Do not assume that any fresh produce market will purchase what you have on offer. It does not work like that. I cannot think by just walking in and claiming you have higher quality produce because of hydroponics that buyers will stand in line for you. Hydroponically grown tomatoes for instance have a stigma that they have no taste, are overpriced and have no colour. A new grower will stand in line and current customers that have proved themselves over time will get priority. Buyers will always tell you they are short on produce. What they don’t tell you is that they are short on high quality class A produce at low prices. Once they have enough class A produce they won’t buy anymore. An oversupply means you will get Class B prices for your Class A tomatoes.
There is no shortage in the market. There is only a shortage of low priced Class A produce.
Niche markets are always better to enter than commodity markets. You can produce a commodity crop in a niche area or location. Do you get the subtle difference? For instance. Growing a crop hydroponically in a rural area where the other production areas are either far away is ideal. Transport makes the import of goods expensive, so producing locally gives you that competitive advantage. This does not just apply to distance, it could also be climate limitations etc. Hauling perishable goods over long distances has three major disadvantages that you don’t have; 1) shipping cost, 2) damage to goods during transport and 3) there is always a disease risk and it increases the longer and more crops you transport. Chilling injury, disease infestations reduces shelf life and reduces trust the buyers or consumers have in a brand or market.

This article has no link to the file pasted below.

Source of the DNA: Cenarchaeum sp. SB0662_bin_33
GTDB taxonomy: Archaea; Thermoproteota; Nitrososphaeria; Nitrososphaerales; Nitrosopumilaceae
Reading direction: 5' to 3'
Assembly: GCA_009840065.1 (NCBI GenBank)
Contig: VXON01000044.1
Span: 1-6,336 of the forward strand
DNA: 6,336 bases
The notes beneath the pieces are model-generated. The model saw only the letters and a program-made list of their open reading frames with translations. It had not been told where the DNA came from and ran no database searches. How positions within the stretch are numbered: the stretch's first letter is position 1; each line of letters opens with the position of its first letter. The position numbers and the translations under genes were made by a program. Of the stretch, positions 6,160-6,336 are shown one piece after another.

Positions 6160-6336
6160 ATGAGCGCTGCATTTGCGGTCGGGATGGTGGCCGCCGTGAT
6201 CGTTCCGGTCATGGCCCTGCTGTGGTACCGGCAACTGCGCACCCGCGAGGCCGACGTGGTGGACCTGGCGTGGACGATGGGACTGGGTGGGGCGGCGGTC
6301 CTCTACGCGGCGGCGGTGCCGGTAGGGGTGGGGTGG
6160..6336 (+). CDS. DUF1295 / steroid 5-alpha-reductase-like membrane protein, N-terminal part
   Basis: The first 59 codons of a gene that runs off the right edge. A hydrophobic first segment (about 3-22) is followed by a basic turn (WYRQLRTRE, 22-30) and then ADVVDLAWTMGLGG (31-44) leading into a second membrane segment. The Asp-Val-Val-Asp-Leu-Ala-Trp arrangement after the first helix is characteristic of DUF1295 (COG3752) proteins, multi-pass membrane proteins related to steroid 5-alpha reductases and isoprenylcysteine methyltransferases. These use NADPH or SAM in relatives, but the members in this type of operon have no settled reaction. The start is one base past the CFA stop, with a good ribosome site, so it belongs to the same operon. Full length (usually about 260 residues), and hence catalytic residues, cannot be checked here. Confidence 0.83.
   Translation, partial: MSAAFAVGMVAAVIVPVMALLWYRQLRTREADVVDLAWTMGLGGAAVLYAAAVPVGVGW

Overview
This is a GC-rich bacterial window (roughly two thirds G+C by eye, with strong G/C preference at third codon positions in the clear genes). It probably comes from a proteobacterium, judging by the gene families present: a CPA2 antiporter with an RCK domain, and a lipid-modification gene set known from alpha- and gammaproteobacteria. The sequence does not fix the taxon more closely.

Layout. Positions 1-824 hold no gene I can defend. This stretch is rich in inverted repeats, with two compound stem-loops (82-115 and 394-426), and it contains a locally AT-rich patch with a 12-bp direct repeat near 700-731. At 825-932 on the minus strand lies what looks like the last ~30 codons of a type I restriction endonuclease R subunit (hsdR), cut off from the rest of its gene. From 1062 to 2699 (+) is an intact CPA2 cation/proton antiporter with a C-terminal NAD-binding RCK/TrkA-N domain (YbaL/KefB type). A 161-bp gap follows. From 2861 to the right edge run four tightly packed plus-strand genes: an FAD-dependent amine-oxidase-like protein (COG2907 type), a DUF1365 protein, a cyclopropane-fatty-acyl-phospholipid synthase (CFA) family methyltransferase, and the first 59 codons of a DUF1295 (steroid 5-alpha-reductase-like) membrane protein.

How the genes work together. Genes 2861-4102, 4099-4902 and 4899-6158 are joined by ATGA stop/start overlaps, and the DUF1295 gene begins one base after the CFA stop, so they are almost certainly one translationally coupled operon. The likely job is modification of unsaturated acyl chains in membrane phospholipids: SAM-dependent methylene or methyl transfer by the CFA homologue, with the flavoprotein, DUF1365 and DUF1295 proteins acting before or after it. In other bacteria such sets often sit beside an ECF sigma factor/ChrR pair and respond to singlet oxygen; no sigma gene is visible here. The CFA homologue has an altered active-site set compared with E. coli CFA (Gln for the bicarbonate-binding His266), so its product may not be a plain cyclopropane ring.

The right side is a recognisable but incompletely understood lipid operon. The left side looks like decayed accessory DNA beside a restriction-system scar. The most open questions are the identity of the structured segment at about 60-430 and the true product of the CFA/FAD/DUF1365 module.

In my experience, from what I have seen, growers that have a stable good local market have their bread and water covered. You might want to focus on tomatoes, lettuce, herbs etc. but a good local market for spinach may exist and it will provide a good stable income. It is not the most important factor but selling directly to your local community is cheap, fast and you can beat many other growers that grow in the soil with quality, earliness and yield.
How many crops can I grow?
I will answer the question, but you answer me first: “How long is a piece of string?”. Once I get that answer I will put it down here. Deal. In the meantime, let’s go on.